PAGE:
Please note that the Ngrams, although interesting, are problematic because they include the internet age, during which an enormous amount of garbled and inaccurate prose has appeared; I wish the person who provided those impressive images had used 1995 as the cut-off date.

Finally, my answer is based not only on the reference I cited but also on my 28 years of experience as a copy editor (and a reader of books on usage) and on my 45+ years as a close reader of literature and nonfiction.

  • Hello, Dee. "So 'free from' is used to indicate protection from something problematic, and 'free of' (which doesn't correspond neatly to 'freedom of') is used to indicate the absence of something: this shampoo is free of parabens." (1) assumes/states without support that 'free from' and 'freedom from' correspond closely semantically and (2) would be more felicitously rendered "So 'free from' is used to indicate protection from something problematic, while I'll posit that 'free of' (which doesn't correspond neatly to 'freedom of') is used to indicate ...". Commented Sep 3, 2021 at 17:40

Sven’s is on the most interesting Ngrams I’ve seen, anyway, but could we call Don Quixote a man from the world?

Whether he’s of or from La Mancha seems to make no difference but however worldly he becomes; even if he somehow gallops around the galaxy as The Man from Earth, from the world won’t work and of the world should show up all the difference in the words.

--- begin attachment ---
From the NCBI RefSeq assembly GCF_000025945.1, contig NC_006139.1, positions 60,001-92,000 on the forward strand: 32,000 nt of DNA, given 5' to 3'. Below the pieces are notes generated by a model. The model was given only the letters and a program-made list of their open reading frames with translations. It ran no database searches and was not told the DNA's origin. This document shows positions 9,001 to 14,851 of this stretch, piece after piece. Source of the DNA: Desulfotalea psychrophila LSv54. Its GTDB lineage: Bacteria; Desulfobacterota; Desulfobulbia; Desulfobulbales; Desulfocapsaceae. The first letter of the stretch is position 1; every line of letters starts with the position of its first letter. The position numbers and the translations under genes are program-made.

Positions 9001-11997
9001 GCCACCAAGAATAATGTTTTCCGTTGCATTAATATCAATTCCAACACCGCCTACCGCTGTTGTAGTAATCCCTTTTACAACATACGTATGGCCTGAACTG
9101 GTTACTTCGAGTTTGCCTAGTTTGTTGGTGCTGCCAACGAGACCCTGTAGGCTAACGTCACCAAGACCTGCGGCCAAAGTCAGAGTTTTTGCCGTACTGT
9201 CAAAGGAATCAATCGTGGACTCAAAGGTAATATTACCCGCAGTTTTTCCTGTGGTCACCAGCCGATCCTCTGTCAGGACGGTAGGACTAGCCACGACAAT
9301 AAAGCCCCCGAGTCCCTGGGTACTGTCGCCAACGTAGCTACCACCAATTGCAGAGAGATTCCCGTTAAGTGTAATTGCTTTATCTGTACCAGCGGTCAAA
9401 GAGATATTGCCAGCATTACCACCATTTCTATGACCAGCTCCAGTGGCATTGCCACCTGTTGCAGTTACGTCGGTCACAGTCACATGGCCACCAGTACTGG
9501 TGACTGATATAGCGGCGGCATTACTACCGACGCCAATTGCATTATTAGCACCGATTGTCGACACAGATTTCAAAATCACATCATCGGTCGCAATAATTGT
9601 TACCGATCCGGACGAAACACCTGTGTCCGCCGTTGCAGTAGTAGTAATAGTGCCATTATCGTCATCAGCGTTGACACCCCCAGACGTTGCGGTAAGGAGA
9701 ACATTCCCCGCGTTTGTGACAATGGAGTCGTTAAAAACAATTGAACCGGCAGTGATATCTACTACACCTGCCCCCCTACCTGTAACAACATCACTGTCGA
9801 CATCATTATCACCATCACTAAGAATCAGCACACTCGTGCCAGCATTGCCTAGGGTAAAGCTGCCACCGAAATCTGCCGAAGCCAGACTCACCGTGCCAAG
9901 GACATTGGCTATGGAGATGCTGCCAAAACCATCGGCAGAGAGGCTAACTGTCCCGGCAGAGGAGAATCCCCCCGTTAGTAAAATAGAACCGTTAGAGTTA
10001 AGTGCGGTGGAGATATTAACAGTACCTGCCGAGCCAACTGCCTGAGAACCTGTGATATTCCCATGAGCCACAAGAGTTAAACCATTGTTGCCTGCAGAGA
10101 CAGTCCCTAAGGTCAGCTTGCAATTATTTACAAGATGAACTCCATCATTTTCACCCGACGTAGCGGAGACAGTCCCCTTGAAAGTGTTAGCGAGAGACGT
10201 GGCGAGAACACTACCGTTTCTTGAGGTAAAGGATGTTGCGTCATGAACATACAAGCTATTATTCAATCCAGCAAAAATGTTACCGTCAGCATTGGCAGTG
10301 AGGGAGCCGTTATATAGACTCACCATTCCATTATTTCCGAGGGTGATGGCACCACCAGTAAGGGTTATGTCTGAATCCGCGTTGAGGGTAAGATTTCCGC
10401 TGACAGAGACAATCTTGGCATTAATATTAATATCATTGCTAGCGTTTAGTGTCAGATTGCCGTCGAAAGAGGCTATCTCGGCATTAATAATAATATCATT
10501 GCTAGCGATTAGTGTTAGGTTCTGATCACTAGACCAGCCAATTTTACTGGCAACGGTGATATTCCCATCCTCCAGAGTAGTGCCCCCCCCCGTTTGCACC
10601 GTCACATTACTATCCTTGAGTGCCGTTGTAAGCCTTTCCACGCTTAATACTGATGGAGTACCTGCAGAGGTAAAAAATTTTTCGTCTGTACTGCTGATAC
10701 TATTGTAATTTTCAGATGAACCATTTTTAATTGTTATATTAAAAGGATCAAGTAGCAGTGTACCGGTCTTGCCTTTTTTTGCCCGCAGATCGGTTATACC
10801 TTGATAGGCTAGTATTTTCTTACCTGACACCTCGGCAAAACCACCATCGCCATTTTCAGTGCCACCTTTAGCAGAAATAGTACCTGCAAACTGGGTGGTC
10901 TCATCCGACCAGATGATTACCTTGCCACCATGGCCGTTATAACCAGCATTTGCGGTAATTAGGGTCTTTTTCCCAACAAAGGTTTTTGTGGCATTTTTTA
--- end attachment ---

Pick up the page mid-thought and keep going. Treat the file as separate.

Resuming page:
The Man from U.N.C.L.E. is a man of action but can any man of U.N.C.L.E. be a man from distinction? A man of God might be on a mission from God but can the man, not the mission, really be from God? An angel yes but a man?

The man with no name sounds good, of no name quite bad and from no name, plain ugly.

http://www.dictionary.com/browse/from explains both of and from as prepositions falling into seven types with subtle distinctions indeed.

Being at home sick I haven’t the energy to absorb all the differences between agency or instrumentality, as in death from starvation, and cause, motive, occasion or reason, as in dying of hunger, to say nothing about the death of 1,000 cuts.

To die of or from starvation might be right down there with death from hunger but is death of hunger with no article really on the menu? Doesn't a death of hunger lack a certain je ne sais quoi, largely because it relies on context, not grammar, to explain itself? By contrast, the death of hunger is surely to be welcomed…